Outsider Art is a refreshing antidote to the “old dead white guy” canon of traditional Fine Art.
The cost of entry isn’t a six-figure student debt load and an art school education. Instead, these artists come from outside of the establishment.
For over a century, art critics have recognized Outsider Art as a legit art form. But where did we get this term?
Today, we’re taking a closer look at the origins and meaning of Outsider Art. Color outside the lines with us and learn a little something along the way.
Let’s jump in!
What Is Outsider Art?
To find the origins of the term Outsider Art, we must take a trip to Europe in the early 20th century. Until 1922, entry into the world of Fine Art required a lifetime of study. Gatekeepers ensured that only the worthy made it to the walls of museums and collectors. But in 1921-22, two psychiatrists changed the game.
Dr. Walter Morgenthaler published his text Ein Geisteskranker als Künstler (A Psychiatric Patient as Artist). Shortly after, Hans Prinzhorn published his collection Bildneriei der Geisteskranken (Artistry of the Mentally Ill). Together, these books presented thousands of examples of art from the mentally ill.
Morgenthaler’s explored the work of mentally ill genius Adolf Wölfli who took up drawing to calm himself. Prinzhorn provided a broader lens to view this art from outside the establishment with thousands of examples.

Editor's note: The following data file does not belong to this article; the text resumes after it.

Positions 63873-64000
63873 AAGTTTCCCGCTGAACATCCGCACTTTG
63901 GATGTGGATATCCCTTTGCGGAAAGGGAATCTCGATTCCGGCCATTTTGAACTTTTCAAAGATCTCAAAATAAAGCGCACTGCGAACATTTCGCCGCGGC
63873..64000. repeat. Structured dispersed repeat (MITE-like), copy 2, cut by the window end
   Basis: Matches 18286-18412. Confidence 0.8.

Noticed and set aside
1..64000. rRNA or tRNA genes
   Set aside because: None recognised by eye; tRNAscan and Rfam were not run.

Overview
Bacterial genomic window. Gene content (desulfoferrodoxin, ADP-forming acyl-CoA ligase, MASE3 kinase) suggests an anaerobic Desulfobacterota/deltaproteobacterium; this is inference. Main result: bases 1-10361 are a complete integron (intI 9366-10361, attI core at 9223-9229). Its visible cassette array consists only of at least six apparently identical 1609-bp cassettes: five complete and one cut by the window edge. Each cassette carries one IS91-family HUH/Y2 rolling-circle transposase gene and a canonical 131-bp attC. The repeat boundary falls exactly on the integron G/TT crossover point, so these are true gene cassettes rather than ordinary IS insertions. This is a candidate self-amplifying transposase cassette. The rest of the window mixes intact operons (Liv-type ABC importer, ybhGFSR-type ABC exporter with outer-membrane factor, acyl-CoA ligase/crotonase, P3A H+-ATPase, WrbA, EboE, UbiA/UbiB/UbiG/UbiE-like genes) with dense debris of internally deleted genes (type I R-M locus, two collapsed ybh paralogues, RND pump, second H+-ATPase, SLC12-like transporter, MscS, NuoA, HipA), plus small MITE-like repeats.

Jean Dubuffet, a French artist, created a term to classify these works. Art brut, or raw art, is work created in solitude and without input from societal pressure. It represents pure and authentic creative impulses.
Dubuffet’s group Compagnie de l’Art Brut collected work from these raw artists. This collection, Collection de l’Art Brut, is permanently housed in Lausanne, Switzerland.
Getting from Art Brut to Outsider Art requires one more character, American art critic Roger Cardinal. In an attempt to translate the idea of raw art into English, Cardinal coined the term Outsider Art in 1972. The main difference between the two terms is what they include.
Outsider Art includes Art Brut, or pure impulse art, and Neuve Invention, art created with a stronger connection to society. Neuve Invention artists often have some schooling and may even try to make a living from their work.
So, what is Outsider Art? Outsider Art is created by those on the margins of society, neurodivergent, mentally ill, untrained, or socially isolated individuals.
We also include individuals who may have a traditional art education but get pushed aside for other reasons, i.e., motherhood or economic marginalization.
What Is Another Name for Outsider Art?
In academic circles, the term Outsider Art is used interchangeably with Art Brut and Naïve art. Unless we are talking directly about mentally ill or neurodivergent artists, most Outside Artists fall into the Naïve art category. These untrained artists aspire to regular recognition and interact with the mainstream art world.
Another term you’ll likely run into when enjoying Outsider Art is Intuitive Art. Raw Vision Magazine uses this term to refer to art created by untrained artists. They include Visionary art in their glossary to refer to artists inspired by spiritual or religious inspiration. Think R.A. Miller or Prophet Royal Robertson.
What Is the Difference Between Outsider Art and Fine Art?